Thursday, October 15, 2009

Meet-and-greet connects local businesses with big corporations

Meet-and-greet connects local businesses with big corporations

October 15, 2009 7:30 AM

Sean Gaffney
The Monitor

McALLEN — Abel Garcia emerged triumphant from a small classroom Wednesday afternoon, one step closer to landing a lucrative contract to recycle plastics for a big-time maquiladora.

For local suppliers like McAllen-based 3gm Extrusion, where Garcia is managing director, finding work with manufacturers in Reynosa is often frustrating and sometimes impossible. Top corporate executives who make decisions are usually unwilling to open the door to relative unknowns.

But Wednesday, at a meet-and-greet organized by the McAllen Economic Development Corp., Garcia skipped several rungs on the corporate ladder and snagged a chance to pitch his firm’s services to the leadership of Minneapolis-based Pentair a mere 24 hours later. All that remained was to prove to the maker of water circulation and filtration products that 3gm could recycle plastics for Pentair’s three maquilas.

“The hardest part for us is to get to the decision-makers. Going up the ladder from the bottom to the top doesn’t work,” Garcia said. “Cold calling — you’re not getting anyone on the phone or getting a call back.”

Nearly 20 suppliers tried to woo Pentair executives at South Texas College’s Technology Campus on Wednesday. The company is trying to trim costs by using local suppliers.

Officials from the economic development corporation and STC organized the event, which they said could help add jobs on both sides of the border.

“The disconnect we have is when a company moves to a region with opportunities to expand but doesn’t have the local connections,” said Gerald Stinson, manager of the National Institute for Metalwork Skills program at STC. “We introduce them to our small businesses.”

A wide downturn in manufacturing assailed Reynosa’s maquilas in 2008, leading to broad job losses and an overall slowdown in production. At the same time, many companies have tried to cut costs by consolidating U.S. factories at their Reynosa counterparts, taking away U.S. jobs but boosting employment across the border.

Local experts hope that when manufacturing recovers to pre-recession levels, Reynosa’s maquilas will employ more laborers and make more products than they did before the economic freefall.

Pentair, which makes pumps for Coca-Cola soda fountains and pool accessories and an array of other products, has cut hundreds of jobs at its maquilas. But the company also shut down three plants in the U.S. and moved the production to Reynosa, boosting employment and offsetting much of the job loss, said Alba Nelly Peña, Mexico sourcing manager for the company.

Moving the operations to Reynosa cut the company’s production costs by 11 percent. Using local suppliers, the company expected to cut an additional 10 percent. It expects to add another maquila soon.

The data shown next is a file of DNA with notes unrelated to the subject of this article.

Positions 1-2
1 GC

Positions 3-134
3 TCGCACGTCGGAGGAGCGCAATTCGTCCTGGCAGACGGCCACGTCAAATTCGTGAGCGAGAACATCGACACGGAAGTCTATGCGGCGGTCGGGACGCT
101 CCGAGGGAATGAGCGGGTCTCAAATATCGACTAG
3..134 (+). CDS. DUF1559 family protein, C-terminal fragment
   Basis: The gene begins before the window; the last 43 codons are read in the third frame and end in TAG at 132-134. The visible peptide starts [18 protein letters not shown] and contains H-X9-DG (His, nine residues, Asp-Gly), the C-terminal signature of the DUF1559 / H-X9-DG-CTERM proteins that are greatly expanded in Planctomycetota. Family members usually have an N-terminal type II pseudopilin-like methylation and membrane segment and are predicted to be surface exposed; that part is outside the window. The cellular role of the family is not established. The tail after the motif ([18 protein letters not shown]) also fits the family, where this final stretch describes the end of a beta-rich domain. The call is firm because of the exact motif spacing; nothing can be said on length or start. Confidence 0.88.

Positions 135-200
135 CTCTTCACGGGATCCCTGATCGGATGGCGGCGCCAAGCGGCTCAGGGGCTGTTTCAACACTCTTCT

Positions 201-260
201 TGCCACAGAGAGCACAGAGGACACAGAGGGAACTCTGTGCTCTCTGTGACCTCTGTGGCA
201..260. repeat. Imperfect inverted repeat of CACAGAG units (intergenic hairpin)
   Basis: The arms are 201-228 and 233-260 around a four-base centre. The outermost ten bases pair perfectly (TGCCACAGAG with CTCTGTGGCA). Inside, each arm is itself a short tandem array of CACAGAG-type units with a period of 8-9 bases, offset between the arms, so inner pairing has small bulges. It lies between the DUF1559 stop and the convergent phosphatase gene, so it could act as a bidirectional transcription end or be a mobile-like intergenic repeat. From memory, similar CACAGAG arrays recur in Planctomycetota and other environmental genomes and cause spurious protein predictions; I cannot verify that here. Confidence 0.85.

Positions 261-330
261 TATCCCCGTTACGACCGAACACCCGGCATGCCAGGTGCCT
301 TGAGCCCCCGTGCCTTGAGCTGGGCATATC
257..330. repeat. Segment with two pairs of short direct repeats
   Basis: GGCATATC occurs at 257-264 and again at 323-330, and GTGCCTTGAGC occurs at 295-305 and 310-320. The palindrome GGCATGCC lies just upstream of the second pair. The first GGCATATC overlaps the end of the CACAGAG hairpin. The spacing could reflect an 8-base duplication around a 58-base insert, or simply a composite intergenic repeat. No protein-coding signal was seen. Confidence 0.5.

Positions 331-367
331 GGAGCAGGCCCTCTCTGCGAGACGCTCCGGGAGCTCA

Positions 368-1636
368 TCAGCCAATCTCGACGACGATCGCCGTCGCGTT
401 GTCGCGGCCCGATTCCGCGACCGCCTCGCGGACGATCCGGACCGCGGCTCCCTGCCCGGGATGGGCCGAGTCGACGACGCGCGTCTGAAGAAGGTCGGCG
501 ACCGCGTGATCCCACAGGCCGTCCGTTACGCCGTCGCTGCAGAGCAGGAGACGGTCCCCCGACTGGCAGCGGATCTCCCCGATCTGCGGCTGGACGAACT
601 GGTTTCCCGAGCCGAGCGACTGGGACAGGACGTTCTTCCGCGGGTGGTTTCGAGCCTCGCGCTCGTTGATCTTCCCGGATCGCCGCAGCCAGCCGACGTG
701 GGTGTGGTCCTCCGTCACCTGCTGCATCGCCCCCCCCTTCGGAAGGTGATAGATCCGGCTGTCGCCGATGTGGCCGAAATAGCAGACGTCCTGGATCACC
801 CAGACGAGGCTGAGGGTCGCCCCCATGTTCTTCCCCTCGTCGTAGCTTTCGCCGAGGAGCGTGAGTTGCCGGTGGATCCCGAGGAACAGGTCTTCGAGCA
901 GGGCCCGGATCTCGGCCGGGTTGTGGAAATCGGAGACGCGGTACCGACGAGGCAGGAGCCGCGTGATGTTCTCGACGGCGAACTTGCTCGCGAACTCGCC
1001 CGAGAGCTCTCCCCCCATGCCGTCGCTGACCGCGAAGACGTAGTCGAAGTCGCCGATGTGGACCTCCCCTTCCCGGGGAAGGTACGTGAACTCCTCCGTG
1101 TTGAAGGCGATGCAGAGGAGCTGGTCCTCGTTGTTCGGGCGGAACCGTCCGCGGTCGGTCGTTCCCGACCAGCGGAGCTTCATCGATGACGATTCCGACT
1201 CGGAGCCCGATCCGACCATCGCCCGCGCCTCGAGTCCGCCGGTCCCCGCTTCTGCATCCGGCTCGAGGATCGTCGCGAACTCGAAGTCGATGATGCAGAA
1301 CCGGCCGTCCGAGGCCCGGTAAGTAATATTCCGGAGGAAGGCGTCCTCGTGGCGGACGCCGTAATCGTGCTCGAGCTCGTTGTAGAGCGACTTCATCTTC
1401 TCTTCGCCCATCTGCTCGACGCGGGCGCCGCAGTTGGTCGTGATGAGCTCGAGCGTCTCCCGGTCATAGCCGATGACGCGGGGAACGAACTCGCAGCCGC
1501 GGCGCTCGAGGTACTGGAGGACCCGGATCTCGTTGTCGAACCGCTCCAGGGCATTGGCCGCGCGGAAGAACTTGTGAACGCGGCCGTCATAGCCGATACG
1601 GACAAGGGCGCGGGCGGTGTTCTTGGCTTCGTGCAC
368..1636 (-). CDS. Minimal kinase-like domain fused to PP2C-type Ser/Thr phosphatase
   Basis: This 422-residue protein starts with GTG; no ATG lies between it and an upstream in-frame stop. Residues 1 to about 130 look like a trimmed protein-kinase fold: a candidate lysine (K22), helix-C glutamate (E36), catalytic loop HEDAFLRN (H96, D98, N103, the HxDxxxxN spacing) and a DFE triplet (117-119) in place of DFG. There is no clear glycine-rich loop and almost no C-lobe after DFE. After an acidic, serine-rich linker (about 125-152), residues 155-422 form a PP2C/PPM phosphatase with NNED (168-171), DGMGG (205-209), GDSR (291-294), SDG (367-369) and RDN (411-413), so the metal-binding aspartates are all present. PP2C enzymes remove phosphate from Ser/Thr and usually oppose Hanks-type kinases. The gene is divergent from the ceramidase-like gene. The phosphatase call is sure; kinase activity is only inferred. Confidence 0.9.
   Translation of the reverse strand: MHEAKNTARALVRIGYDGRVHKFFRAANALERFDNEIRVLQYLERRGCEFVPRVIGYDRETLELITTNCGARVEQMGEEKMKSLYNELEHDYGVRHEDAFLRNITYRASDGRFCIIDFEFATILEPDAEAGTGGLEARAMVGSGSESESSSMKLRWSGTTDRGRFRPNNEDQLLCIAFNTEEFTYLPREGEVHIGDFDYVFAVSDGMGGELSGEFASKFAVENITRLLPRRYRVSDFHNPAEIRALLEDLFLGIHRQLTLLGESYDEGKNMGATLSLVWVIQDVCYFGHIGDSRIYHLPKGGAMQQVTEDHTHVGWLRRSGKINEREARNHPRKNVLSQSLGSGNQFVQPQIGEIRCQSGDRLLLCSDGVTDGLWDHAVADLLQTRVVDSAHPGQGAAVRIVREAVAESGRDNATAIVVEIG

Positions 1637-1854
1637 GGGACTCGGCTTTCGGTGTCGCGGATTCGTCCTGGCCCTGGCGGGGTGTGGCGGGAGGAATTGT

“We’ve been doing (local) sourcing for the last 15 years,” Peña said. “Pretty much now, everything you’re looking for is in Mexico (or along the border.)”

MEDC aims to connect local suppliers; increase business in challenging economic times

MEDC aims to connect local suppliers; increase business in challenging economic times

Tuesday, October 13th, 2009
Texas Border Business

In an effort to drive business locally and build connections within the supply chain, more than 20 supplier companies from throughout the Upper Valley and Northern Mexico will meet with representatives from Pentair on Wednesday, Oct. 14, 2009 from 8 am to 5 pm. Pentair is a global water systems and technology provider with more than 15,000 employees in 20 countries.

Pentair already has three divisions in Reynosa and continues to be successful in this market. As Pentair seeks to reduce costs, company officials hope to localize its supply base by using services and ordering commodities from companies within a 24-hour delivery radius. Time slots filled within two weeks as local companies try to find new business opportunities during a time when manufacturing has slowed around the world.

This innovative event, sponsored by the McAllen Economic Development Corporation and South Texas College, is a first-time event in which potential suppliers have the one-on-one networking opportunity with a specific company. South Texas College officials hope this will provide students with a glimpse of the McAllen/Reynosa manufacturing sector and provide networking opportunities for future job seekers.

The event will be held the STC Technical Campus at the intersection of Military Highway and Ware Road on Wednesday, Oct. 14, from 8 a.m. to 5 p.m. Representatives from Pentair, along with suppliers and officials from the McAllen Economic Development Corp, the Reynosa Association of Maquiladoras and Manufacturers and South Texas College will be available to interview.